Category Archives: Design

“Man of Malaysia” Book Cover Design

Many years ago, when I was in my late teens and early twenties, I was travelling two or three times a year from the U.S. through the Southeast Asian city state of Singapore. These trips were usually en route to Australia and Papua New Guinea to visit family and make “visa runs” during the summer and winter months. I got in the habit of visiting bookstores in Singapore and picking up a lot of novels along the way to satisfy my voracious reading habit on the long flights and months traveling this part of the world.

In Singapore, there’s a lot of contemporary literature by local writers published in English. One such book was “Man of Malaysia” by Tan Kok Seng. His novel reads like a memoir of a poor, working-class man coming of age and finding a life in a homeland that was going through rapid economic development and social change. For a young, white Western man, his story offered a fascinating and rare perspective. 

Many years later, I stumbled upon this book in a box we unpacked during a move to a new home. The minimalist design and line-drawn portrait on the cover make the book stand out and is probably what first got my attention when I browsed the display tables of a bookstore in a mall off Orchard Road in Singapore those many years ago.

Good design can serve many purposes. One is to invite the viewer in, to pique a curiosity and draw them to further explore. This book didn’t change my life, but it offered profound, unique insight that likely I would not have gained had I not noticed the book in the first place.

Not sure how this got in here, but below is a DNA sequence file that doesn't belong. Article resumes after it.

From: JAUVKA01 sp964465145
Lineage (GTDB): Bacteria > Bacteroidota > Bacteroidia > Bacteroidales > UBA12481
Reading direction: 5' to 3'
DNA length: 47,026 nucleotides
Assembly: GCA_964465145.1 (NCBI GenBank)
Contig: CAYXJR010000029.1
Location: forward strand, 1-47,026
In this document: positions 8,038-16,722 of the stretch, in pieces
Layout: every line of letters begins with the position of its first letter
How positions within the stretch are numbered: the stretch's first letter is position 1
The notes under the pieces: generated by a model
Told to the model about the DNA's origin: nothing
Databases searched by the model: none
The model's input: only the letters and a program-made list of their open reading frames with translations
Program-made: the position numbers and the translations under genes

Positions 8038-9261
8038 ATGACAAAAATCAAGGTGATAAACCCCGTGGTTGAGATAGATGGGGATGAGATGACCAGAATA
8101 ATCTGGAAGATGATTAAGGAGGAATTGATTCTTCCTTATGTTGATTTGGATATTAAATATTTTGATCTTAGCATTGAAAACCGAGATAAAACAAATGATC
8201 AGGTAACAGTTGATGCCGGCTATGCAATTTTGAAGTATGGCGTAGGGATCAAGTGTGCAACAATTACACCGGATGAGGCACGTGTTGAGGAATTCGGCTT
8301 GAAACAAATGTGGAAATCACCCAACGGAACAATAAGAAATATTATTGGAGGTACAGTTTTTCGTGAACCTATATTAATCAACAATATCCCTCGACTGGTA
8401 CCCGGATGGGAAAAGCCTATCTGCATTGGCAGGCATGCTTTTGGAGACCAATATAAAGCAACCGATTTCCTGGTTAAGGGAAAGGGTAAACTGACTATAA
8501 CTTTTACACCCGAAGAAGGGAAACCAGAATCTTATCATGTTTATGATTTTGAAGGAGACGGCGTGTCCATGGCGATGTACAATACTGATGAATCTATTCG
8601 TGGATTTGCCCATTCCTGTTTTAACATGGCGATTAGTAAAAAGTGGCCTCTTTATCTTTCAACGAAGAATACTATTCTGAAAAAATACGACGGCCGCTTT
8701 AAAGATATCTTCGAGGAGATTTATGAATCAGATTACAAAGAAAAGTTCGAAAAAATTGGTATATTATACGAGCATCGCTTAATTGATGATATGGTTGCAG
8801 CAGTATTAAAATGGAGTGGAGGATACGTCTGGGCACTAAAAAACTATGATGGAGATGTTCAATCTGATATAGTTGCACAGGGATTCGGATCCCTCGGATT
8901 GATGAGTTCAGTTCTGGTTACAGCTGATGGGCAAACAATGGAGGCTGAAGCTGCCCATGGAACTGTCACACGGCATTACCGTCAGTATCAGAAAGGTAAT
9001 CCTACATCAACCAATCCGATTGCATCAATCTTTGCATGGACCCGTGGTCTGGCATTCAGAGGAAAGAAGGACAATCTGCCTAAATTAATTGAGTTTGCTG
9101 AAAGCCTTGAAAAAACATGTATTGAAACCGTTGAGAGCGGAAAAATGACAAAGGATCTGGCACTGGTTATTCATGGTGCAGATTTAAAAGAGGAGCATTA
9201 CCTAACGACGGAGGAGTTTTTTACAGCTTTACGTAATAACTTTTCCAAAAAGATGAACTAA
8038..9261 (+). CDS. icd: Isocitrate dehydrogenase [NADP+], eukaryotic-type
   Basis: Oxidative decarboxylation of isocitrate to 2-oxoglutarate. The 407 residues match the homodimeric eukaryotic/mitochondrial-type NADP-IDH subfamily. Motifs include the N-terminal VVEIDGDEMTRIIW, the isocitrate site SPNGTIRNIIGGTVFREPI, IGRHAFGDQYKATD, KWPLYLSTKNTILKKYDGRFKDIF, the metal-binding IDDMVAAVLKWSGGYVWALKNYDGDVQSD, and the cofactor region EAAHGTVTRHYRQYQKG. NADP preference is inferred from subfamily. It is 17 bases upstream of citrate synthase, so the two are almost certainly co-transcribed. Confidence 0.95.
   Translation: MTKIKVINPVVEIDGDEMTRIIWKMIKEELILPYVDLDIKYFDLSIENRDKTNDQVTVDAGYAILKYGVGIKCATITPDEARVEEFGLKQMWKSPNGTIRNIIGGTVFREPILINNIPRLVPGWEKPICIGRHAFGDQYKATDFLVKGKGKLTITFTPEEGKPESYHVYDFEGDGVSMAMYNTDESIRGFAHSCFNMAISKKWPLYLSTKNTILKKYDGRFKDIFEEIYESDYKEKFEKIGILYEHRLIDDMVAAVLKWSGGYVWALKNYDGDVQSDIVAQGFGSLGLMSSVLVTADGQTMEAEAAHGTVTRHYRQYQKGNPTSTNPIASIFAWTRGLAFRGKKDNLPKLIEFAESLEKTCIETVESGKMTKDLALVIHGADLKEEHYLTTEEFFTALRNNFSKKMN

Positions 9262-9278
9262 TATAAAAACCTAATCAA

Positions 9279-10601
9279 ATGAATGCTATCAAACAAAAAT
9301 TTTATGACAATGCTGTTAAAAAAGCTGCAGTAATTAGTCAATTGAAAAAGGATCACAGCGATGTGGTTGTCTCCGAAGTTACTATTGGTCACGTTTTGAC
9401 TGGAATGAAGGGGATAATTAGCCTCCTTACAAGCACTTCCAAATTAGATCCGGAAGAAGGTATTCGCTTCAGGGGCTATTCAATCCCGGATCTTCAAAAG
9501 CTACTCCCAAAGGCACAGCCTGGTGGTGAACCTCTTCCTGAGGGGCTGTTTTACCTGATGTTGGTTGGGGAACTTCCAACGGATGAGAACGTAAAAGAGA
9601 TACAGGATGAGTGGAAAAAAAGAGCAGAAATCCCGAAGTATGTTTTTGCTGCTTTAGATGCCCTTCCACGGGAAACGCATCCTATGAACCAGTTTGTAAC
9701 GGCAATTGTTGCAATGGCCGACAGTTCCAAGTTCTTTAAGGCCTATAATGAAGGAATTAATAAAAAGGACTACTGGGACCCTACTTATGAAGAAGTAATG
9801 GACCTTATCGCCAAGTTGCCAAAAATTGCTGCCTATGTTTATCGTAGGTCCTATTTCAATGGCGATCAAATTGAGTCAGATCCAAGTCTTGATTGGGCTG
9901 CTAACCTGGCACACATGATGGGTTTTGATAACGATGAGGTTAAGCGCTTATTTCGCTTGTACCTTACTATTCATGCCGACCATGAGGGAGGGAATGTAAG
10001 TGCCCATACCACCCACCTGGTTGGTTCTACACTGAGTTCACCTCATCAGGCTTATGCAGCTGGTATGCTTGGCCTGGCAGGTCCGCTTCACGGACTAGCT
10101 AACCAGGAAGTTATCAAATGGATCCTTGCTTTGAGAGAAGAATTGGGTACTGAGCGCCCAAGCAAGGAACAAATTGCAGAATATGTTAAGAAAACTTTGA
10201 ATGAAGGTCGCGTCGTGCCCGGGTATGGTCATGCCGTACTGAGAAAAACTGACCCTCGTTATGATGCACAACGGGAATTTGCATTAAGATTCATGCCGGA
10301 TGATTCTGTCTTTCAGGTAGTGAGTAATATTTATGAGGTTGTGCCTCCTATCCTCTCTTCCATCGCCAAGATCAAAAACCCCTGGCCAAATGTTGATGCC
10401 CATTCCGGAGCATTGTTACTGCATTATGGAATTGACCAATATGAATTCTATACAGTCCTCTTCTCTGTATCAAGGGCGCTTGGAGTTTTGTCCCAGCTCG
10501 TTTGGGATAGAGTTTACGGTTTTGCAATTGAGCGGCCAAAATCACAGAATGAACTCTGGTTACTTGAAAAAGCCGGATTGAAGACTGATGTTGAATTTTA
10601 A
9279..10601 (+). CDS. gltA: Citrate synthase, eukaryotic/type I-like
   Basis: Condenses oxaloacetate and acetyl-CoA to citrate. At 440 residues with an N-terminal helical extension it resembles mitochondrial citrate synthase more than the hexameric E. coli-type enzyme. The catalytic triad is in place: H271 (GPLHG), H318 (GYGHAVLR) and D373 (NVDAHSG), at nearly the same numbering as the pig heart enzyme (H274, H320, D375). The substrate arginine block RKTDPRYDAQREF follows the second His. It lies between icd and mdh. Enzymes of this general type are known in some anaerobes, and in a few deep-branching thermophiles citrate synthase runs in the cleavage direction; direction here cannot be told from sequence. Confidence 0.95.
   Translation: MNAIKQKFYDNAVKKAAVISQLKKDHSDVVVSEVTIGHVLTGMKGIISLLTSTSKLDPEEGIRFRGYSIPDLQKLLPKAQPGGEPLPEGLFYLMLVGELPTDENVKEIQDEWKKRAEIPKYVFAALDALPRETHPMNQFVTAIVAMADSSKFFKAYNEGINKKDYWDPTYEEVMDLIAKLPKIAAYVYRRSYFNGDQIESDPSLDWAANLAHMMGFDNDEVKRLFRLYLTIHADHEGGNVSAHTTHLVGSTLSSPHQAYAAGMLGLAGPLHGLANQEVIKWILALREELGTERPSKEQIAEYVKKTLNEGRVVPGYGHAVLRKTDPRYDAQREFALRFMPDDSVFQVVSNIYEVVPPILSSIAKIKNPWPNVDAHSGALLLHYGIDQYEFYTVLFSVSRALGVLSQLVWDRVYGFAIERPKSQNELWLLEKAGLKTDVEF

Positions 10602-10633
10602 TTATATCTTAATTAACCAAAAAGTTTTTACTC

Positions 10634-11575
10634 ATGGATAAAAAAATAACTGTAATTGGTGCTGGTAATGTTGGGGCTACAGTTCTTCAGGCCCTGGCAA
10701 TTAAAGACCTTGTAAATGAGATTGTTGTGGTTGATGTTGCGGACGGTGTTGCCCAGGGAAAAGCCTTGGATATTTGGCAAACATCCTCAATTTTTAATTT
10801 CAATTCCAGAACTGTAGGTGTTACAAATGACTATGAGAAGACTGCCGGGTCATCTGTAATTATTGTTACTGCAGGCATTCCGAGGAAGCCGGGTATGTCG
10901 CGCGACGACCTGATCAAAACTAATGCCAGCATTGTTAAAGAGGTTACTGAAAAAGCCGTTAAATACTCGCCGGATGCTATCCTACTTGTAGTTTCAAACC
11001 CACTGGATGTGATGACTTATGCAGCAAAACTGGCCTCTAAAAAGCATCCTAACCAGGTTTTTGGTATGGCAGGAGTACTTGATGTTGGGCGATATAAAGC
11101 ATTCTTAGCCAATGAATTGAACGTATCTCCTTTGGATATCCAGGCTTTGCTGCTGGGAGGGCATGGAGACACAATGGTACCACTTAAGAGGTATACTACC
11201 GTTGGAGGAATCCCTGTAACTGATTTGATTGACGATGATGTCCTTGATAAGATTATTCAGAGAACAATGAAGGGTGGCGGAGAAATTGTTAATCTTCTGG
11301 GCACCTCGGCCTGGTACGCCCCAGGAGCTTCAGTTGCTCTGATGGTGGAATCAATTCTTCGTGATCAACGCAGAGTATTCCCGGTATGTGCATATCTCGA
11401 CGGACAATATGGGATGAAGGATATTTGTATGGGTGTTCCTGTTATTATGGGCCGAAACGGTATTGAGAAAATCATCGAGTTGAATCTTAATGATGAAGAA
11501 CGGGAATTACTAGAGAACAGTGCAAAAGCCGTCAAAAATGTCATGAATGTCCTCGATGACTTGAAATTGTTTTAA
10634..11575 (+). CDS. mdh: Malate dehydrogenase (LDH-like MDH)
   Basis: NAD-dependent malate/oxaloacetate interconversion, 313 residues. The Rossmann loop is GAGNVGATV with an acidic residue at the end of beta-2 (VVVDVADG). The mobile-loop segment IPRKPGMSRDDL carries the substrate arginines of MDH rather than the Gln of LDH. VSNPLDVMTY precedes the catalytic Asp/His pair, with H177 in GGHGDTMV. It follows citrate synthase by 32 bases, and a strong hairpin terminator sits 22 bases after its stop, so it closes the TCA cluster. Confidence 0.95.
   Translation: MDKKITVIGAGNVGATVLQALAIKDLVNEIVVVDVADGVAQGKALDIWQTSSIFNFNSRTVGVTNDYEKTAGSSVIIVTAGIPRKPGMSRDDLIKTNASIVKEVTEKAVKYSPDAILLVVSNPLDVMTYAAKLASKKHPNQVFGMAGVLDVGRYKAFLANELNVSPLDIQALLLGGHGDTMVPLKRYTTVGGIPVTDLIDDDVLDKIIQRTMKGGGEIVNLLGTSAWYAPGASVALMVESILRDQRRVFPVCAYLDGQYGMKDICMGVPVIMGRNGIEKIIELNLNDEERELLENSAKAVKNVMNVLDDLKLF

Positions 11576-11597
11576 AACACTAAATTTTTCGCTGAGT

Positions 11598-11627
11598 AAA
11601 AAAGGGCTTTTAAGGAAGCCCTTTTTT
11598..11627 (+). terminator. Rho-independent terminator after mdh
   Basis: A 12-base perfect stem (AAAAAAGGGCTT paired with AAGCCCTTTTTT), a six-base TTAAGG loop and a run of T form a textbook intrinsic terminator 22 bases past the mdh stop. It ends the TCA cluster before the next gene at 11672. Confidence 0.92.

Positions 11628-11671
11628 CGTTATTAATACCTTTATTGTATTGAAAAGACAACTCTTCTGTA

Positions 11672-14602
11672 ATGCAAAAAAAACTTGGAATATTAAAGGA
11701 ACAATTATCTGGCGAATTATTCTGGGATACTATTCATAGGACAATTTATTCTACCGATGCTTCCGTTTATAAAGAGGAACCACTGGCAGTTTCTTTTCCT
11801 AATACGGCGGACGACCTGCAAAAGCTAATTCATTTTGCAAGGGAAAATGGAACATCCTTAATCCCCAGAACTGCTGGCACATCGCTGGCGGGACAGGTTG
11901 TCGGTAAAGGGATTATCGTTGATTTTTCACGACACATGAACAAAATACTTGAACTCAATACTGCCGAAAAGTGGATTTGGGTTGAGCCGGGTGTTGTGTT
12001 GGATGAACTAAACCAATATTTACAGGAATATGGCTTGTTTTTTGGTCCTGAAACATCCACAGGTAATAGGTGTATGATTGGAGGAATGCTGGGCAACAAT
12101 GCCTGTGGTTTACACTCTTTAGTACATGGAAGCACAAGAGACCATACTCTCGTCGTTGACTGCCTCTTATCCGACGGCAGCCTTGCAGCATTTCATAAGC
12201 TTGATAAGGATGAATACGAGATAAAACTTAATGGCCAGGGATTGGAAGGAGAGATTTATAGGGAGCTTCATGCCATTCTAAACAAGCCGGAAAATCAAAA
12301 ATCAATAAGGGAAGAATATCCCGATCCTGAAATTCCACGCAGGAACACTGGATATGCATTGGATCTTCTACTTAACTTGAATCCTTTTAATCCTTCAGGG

-VC

Vintage Surfboards

The artwork on these beautiful vintage 1970s-era surfboards is surprisingly well-preserved even though the boards themselves show some of the wear and tear that comes with use and age, bearing scars of repaired dings and discoloration. The boards evoke a time when surf culture was evolving and surfing was largely seen in the U.S. as a past time for rebels, outsiders and underground creative types. These are among hundreds of boards on view at the Surfing Heritage and Culture Center in San Clemente, California, which is worth a visit if you’re ever passing through the area.

Stunningly Cool Patterns Created by Video Feedback

When you aim a video camera at a live video projection generated from the same camera in real time, the results are fascinating and in the right circumstances can created biological-like patterns akin to “brain coal,” as seen in the above screenshot and video below, which was made by Ethan Turpin. Awesome.

Video Feedback: Pixel Behaviors from Bright Eye Cinema on Vimeo.

Locals Only

    Last weekend, we stumbled upon this throw pillow with the words “Locals Only” embroidered on it at the Mollusk Surf Shop in Silver Lake in Los Angeles. The pillow is a funny, cute mash-up of old-school, cliched surf-culture sentiment and a folksy, homespun style more fitting in grandma’s living room than a surfer fort at Lunada Bay. It’s not the kind of item that the average surf shop would stock, but then Mollusk is not an average surf shop and Silver Lake is not your average surf shop locale. It’s not a laidback seaside surf haven. That there’s even a surf shop in Silver Lake at all is an anomaly.